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Yeti 05-14-2007 10:35 AM

Jig for cutting Crown
 
I have seen a coulple different jigs for cutting crown moulding and was wondering if they are worth purchasing. They are the ones that hold the crown at the appropriate angle so you can cut the 45. Has anyone ever used one of these, and how well did it work?

send_it_all 05-14-2007 03:38 PM

if you are talking about a miter box, do yourself a favor and rent a saw. If you are talking about the little adjustable feet that go on a miter saw to hold the crown in place, I have some and I like them. I bought them from a friend, so I dont have part #s or anything. I have a Dewalt 12" slider. I comes with threaded holes in the side of it just for these things.

Yeti 05-14-2007 09:31 PM

Quote:

Originally Posted by send_it_all (Post 44976)
if you are talking about a miter box, do yourself a favor and rent a saw. If you are talking about the little adjustable feet that go on a miter saw to hold the crown in place, I have some and I like them. I bought them from a friend, so I dont have part #s or anything. I have a Dewalt 12" slider. I comes with threaded holes in the side of it just for these things.


Yes those little feet are one option, the one I ended up going with was called the crown cut. I picked it up at lowes for $34. I tried it out when I got home tonight and it works pretty well. I tried a couple practice cuts and coped for the inside corner and they turned out really nice.

joe3534 05-15-2007 05:33 PM

Check This Out
 
www.cutncrown.com

kszpindor 05-18-2007 09:59 AM

I have installed a lot of crown and have used jigs to get the right angle.
The problem is that no house has a perfectly square room. A perfect 45 degree angle just wont work. When it does work, the joints come apart as wood expands and contracts. What I have found works the best is to cut my 45 on my chop saw (with or without a jig) than I cope the joint. You can square cut alternating corners so the cutting goes quickly. Coping takes a while when you first get started, but you pick up the pace the more you do.

Coping gives you a perfect fit even if the room is out of square and the joints dont pull apart as the temperature changes. Any jig that I use (shop-made or store bought) helps to keep the crown at the correct angle in the saw when I cut my 45. It makes the whole setup go faster. SInce I can square cut the opposite ends, it makes up for the time lost to coping. Hope that helps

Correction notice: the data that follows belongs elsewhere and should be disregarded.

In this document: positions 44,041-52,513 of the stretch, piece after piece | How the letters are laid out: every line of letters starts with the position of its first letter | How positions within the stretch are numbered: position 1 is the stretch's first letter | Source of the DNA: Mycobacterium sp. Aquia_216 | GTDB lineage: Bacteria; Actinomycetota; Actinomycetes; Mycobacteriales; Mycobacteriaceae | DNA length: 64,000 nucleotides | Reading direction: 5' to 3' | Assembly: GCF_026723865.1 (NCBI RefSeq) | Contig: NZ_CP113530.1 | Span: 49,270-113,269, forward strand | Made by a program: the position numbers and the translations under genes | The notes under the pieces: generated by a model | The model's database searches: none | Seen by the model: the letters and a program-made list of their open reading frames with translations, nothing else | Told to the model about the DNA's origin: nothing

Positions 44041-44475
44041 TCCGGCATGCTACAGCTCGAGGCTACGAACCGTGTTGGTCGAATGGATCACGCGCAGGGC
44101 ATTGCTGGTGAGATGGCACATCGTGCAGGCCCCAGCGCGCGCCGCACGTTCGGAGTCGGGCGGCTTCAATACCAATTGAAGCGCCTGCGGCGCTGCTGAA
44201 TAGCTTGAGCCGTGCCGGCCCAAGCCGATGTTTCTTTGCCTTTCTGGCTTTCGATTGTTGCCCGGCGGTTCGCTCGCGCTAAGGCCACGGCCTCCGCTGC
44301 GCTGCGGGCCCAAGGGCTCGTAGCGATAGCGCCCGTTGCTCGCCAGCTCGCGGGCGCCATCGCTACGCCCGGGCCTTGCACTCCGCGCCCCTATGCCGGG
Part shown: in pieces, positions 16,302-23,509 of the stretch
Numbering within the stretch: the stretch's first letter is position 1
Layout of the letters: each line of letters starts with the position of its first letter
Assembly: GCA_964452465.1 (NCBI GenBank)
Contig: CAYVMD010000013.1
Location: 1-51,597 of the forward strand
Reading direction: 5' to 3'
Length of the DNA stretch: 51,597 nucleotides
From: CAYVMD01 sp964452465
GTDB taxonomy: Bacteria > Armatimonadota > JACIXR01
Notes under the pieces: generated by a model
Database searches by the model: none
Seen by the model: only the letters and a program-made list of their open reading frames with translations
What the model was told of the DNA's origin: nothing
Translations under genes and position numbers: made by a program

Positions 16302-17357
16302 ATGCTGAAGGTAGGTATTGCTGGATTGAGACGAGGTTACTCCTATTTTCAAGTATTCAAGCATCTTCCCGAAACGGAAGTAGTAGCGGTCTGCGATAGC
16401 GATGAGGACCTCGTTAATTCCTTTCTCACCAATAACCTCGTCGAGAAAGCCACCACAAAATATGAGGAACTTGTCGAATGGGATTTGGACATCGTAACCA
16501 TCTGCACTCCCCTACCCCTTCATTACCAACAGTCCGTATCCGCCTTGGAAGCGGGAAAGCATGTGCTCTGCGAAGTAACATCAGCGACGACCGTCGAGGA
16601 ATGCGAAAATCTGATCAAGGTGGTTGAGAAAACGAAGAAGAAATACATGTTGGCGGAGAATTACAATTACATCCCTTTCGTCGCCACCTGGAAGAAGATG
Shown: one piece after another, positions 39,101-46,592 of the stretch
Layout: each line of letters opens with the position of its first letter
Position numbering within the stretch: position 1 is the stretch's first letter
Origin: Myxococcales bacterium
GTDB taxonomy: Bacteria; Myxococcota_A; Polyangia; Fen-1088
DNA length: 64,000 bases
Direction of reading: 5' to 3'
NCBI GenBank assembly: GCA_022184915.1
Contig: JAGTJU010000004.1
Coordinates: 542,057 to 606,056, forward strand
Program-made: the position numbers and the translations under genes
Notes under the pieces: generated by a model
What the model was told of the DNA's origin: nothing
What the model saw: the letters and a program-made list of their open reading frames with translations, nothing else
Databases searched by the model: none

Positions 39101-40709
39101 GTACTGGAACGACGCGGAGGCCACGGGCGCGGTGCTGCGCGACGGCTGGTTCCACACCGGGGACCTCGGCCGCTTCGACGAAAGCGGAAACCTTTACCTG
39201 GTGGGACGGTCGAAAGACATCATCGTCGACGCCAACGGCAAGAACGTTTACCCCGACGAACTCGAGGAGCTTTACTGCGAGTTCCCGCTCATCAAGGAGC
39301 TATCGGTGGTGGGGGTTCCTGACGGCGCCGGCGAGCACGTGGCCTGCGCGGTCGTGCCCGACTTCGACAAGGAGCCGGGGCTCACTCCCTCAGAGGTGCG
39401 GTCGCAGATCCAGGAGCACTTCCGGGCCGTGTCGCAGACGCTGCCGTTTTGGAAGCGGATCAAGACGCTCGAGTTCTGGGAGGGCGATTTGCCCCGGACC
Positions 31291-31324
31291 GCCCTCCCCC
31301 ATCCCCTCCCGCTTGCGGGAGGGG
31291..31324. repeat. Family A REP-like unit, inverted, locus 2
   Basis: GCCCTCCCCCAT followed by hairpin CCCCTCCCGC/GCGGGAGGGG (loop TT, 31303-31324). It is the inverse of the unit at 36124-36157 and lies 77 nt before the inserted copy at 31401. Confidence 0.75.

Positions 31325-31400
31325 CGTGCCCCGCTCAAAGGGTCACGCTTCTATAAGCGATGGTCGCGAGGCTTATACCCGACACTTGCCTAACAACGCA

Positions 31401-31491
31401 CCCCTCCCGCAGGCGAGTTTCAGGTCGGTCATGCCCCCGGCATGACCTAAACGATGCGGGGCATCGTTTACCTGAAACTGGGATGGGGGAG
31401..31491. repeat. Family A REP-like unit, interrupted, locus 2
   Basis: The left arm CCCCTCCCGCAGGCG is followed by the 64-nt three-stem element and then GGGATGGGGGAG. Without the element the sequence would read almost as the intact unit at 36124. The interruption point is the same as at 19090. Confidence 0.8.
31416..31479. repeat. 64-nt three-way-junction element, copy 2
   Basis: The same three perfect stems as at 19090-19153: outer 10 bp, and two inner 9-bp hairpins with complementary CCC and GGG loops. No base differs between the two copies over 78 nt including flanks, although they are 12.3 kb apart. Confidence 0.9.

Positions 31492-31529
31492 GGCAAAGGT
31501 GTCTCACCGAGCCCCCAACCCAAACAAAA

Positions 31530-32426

Yeti 05-18-2007 11:20 AM

Quote:

Originally Posted by kszpindor (Post 45471)
I have installed a lot of crown and have used jigs to get the right angle.
The problem is that no house has a perfectly square room. A perfect 45 degree angle just wont work. When it does work, the joints come apart as wood expands and contracts. What I have found works the best is to cut my 45 on my chop saw (with or without a jig) than I cope the joint. You can square cut alternating corners so the cutting goes quickly. Coping takes a while when you first get started, but you pick up the pace the more you do.

Coping gives you a perfect fit even if the room is out of square and the joints dont pull apart as the temperature changes. Any jig that I use (shop-made or store bought) helps to keep the crown at the correct angle in the saw when I cut my 45. It makes the whole setup go faster. SInce I can square cut the opposite ends, it makes up for the time lost to coping. Hope that helps


Those are my thoughts exactly. I planned on coping the corners, but was using the jig just to keep the initial cut at the correct angle. Coping is definitely the way to go. I did a couple practice pieces and seem to have the hag of it. Thanks for the response.


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